November 25, 2020
OWSD Nigeria National Chapter University of Port Harcourt Branch series of scientific communications: Rachel Peterson on The Secret to Being an Influencer as a Science Leader
The Secret to Being an Influencer as a Science Leader
Rachel Peterson, MA, CPCC, CNTC, PCC
If you asked a young woman in your family or workplace what an, “influencer” is, she might respond that an influencer is a person (often a woman) on Instagram, Facebook, YouTube Reddit or other social media platform who has thousands or even millions of followers and who has the power to get people to buy certain products. It is interesting to note that social media influencers are often young women who have found a forum for their voices that was free and open and not controlled by men. And while this is NOT the kind of influencer we are talking about, there are certain traits that these social media influencers may possess that we could learn from.
First: To be an Influencer, know thyself
Know your Values: The greatest gift to having an influence is the personal feeling of your own significance and that of others. To be significant you desire to have a positive impact and to receive the recognition from others for your efforts and kindness. We all possess 3-5 core personal values – deep essential values – values around fairness, independence, integrity, trust, peace, belonging, comfort, respect, and/or stability, perhaps. Your core values led you to become a scientist – think about what those might be.
Have Confidence: Knowing yourself means having the confidence to believe in yourself (remember the words, “I can”) at the same time that you are open and curious to learning what the other person can teach you or can share with you. Trust that “everything is ‘figure-outable” and that including others in the solution with strength not only the outcome, but the relationship you have with the other (you are building your influence). Build your confidence by collaborating in your (scientific) field – leveraging diverse skills and strengths.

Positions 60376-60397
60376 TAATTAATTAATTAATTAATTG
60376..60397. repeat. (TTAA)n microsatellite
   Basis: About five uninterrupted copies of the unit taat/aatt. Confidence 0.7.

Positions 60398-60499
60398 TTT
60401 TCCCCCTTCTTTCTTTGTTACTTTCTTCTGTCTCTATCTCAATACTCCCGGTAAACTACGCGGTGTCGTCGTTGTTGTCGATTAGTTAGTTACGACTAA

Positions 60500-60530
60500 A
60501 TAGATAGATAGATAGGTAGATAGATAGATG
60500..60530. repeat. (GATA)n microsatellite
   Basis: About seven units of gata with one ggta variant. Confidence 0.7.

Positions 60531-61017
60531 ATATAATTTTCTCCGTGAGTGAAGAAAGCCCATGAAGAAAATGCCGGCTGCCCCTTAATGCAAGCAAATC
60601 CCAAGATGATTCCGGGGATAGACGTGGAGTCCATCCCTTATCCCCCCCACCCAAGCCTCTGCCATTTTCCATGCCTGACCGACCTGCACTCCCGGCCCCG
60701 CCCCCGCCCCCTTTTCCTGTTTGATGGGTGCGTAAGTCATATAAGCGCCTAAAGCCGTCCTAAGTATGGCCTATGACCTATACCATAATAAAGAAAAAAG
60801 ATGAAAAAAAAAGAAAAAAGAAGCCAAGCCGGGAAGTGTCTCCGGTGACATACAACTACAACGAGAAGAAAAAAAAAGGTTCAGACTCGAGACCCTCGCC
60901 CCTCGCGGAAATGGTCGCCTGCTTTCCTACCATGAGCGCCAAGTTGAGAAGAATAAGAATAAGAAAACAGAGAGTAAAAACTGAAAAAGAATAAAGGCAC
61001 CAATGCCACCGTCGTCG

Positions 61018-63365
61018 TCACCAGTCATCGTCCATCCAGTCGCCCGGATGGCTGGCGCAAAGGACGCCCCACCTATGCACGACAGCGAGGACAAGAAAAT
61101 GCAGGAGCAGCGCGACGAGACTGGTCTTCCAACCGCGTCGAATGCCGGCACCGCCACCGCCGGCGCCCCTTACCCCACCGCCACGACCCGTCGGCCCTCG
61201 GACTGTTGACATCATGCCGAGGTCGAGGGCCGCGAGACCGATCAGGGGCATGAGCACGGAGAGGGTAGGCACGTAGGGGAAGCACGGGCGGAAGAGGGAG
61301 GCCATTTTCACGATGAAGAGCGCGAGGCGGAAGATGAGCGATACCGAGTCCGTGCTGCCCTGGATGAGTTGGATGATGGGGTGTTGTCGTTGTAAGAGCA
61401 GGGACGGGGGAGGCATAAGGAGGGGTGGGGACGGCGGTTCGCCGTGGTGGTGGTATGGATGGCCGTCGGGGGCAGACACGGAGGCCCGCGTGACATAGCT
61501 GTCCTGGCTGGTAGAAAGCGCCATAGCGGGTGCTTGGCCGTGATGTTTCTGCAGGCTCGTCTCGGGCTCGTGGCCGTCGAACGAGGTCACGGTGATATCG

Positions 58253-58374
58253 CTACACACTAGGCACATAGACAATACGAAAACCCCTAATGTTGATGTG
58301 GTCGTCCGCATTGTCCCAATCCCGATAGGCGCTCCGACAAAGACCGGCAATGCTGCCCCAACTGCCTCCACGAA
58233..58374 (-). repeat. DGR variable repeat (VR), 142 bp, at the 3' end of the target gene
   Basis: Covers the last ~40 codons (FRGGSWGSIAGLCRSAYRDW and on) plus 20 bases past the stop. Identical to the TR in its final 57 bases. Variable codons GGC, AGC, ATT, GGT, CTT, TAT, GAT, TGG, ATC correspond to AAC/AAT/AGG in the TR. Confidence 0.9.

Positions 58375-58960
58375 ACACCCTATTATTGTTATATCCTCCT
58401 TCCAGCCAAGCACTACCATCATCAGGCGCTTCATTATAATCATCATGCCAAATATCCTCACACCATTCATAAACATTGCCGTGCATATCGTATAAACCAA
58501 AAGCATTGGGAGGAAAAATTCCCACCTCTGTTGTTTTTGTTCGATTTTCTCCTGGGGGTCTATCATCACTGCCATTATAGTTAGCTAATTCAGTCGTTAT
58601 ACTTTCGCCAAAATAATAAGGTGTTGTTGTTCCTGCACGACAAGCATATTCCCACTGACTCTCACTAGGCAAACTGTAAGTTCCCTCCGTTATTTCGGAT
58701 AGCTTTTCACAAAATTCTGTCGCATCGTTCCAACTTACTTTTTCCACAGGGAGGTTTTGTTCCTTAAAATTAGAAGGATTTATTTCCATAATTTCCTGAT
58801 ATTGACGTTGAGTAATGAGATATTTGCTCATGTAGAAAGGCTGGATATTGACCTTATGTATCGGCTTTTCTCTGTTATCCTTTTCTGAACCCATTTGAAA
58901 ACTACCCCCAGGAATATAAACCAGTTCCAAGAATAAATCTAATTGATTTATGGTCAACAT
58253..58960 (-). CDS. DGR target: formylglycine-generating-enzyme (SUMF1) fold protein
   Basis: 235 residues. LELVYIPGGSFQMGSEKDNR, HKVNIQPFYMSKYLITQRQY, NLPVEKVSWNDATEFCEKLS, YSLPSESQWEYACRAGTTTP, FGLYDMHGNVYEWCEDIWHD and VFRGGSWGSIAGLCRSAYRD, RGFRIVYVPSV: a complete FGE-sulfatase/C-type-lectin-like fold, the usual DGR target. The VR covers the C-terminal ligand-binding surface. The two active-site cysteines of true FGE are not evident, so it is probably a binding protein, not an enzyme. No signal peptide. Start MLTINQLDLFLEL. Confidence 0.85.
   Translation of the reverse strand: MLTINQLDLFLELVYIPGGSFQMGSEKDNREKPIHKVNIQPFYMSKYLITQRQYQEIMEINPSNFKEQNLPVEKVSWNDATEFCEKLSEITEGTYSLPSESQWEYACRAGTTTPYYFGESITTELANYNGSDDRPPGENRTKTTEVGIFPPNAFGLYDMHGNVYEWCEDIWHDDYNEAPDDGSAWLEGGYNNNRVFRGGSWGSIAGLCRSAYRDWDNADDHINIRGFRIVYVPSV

Be a Maximizer: Great influencers have the ability to see talents and strengths in others, usually before anyone else does. Let strengths, whether your own or those of others, inspire you. Follow scientists you admire to remain inspired! Work to develop your ability to see the bigger picture of those you lead and those you wish to do business with, and let it be your intention to help others live up to their full potential.
Communicate Effectively: Communication is the greatest vehicle for influencing others and society with your science. Every interaction with another person determines how you are perceived, and every interaction is an opportunity to develop trust and exert a positive influence. Whether presenting one-on-one or to an audience of one hundred, conveying information to a team or delivering a difficult message, communicating effectively is one of the most powerful tools for achieving your objectives and having an influence. You can influence policy with your science crafted as evidence.
As an Influencer: ask yourself:
• What attributes do I want to possess to create more trusting and meaningful relationships in the workplace?
• What values am I honoring in making this decision? Consider the integrity and ethics of science.
• How can I sustain trusting and respectful connections with my colleagues that empower us in taking the whole team and the organization forward into success? How can I bring influence to my research team so they grow and become more productive?
Second: How to lead by influence
Rebecca Knight, in Harvard Business Review, outlines six straight-forward steps to increasing our influence:
1. Build connections Cultivate personal connections with your colleagues and allow them to get to know you. One of the reasons people do things for you is because they like you. It is critical to have good rapport with your colleagues. This won’t translate directly into influence, of course, but it makes it more likely that others will at least hear what you have to say.